CORRECTION 5/8/14: Ms. Vasudev has informed me that my description of the history of this program is erroneous. She has been making henna crowns for many years. She worked with Frances Darwin only briefly and no longer does so.
Since 2005, Ms. Vasudev has maintained a San Francisco studio named Henna Lounge.
Some people undergoing chemotherapy wear wigs to cope with their hair loss. But Henna Heals, a creative community headquartered in Toronto, offers an alternate approach. Its artists use henna, a temporary body decoration, to paint beautiful images and patterns on the bald heads of cancer and alopecia patients.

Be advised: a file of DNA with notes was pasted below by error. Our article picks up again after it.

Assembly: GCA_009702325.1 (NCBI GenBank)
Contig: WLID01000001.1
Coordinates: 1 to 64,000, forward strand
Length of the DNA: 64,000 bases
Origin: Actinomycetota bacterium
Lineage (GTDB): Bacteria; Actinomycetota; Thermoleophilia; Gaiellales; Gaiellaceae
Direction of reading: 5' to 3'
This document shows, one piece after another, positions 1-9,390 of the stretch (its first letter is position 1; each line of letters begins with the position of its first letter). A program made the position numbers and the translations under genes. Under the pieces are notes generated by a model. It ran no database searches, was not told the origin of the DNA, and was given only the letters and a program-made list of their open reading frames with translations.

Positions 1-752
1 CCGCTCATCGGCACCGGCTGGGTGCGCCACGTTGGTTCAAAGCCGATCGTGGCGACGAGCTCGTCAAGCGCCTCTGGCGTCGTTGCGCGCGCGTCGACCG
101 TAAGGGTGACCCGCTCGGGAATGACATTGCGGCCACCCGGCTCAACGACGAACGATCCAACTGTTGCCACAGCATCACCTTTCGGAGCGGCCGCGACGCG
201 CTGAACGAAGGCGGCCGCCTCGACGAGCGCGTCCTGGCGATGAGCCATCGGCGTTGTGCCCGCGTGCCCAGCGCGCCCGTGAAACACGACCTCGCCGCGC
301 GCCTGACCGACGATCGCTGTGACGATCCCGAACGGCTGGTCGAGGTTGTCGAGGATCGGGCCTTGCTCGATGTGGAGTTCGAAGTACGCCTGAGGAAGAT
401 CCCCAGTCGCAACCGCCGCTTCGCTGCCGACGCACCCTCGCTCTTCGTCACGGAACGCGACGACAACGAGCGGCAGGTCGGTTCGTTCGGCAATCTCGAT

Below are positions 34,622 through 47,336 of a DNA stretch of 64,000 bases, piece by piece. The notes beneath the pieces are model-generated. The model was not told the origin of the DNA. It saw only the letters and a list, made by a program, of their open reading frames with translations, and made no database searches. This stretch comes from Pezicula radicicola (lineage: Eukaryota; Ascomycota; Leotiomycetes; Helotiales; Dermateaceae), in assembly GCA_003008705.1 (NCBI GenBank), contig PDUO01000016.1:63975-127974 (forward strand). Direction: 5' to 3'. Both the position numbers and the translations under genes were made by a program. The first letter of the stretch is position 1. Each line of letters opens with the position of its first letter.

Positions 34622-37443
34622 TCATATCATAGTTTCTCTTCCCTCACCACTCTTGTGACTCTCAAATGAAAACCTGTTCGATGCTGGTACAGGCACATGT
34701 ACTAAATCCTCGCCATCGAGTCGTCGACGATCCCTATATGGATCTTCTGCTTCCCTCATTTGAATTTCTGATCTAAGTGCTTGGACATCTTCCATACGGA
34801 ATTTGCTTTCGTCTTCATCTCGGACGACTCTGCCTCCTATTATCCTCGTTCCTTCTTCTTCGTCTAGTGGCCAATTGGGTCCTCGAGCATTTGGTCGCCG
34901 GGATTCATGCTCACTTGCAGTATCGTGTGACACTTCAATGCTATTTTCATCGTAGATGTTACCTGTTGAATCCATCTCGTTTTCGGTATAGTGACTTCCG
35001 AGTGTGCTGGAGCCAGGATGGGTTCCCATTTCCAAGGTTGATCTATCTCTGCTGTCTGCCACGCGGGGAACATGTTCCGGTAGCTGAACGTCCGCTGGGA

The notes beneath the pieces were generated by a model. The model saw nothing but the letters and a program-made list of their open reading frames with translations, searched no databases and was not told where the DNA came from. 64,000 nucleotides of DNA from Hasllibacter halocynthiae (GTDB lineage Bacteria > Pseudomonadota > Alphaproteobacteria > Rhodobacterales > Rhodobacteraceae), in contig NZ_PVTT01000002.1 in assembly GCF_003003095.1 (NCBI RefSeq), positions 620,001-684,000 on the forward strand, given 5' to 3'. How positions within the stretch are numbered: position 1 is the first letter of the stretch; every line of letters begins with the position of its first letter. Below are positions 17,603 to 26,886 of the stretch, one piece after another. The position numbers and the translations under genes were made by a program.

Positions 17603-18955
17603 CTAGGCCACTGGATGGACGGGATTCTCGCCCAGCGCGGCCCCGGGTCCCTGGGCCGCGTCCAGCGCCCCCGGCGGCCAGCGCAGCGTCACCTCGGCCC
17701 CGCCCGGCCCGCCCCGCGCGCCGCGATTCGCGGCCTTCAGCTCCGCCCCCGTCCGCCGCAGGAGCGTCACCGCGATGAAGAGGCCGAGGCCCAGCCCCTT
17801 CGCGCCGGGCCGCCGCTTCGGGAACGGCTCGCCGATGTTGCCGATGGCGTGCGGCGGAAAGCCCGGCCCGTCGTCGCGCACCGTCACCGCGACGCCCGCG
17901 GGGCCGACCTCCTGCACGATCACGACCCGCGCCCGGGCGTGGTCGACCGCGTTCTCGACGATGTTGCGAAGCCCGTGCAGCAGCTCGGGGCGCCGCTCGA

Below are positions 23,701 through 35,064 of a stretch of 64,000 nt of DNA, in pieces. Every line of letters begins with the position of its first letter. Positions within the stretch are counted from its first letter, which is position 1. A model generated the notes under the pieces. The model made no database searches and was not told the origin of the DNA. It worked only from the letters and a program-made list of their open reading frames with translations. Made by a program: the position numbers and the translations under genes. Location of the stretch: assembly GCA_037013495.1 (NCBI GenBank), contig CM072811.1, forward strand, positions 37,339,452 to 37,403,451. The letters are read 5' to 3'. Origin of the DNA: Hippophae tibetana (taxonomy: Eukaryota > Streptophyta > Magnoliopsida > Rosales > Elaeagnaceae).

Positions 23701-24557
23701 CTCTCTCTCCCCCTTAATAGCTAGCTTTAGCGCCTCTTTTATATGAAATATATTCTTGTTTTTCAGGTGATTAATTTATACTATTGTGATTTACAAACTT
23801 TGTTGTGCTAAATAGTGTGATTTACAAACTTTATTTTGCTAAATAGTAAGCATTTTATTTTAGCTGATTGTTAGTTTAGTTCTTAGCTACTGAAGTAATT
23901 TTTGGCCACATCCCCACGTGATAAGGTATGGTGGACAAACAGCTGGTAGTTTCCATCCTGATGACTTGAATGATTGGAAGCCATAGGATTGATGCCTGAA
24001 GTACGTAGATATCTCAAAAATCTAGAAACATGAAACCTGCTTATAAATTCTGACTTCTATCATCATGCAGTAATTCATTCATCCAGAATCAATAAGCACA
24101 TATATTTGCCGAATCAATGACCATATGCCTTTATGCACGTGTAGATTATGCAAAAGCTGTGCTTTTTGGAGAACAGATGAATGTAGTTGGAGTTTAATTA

Francis Darwin, a maternity photographer, and Darcy Vasudev, a henna artist, began the project while painting and photographing the bellies of pregnant women. They heard of a cancer patient who had a henna design painted on her head. They took photos of her. Soon, Darwin and Vasudev began offering the service to other people in Toronto and training artists to make henna crowns. Darwin describes the process to Samaritanmag:
The cost of henna crowns depend on the design, but generally they cost $100 and a small travel fee for the artist to get to the client's home. It's a beautiful gift for family members or friends to give as their loved one as a gift. We also put 10 percent of henna crown profits into a fund to assist people who would like a henna crown but can't afford it.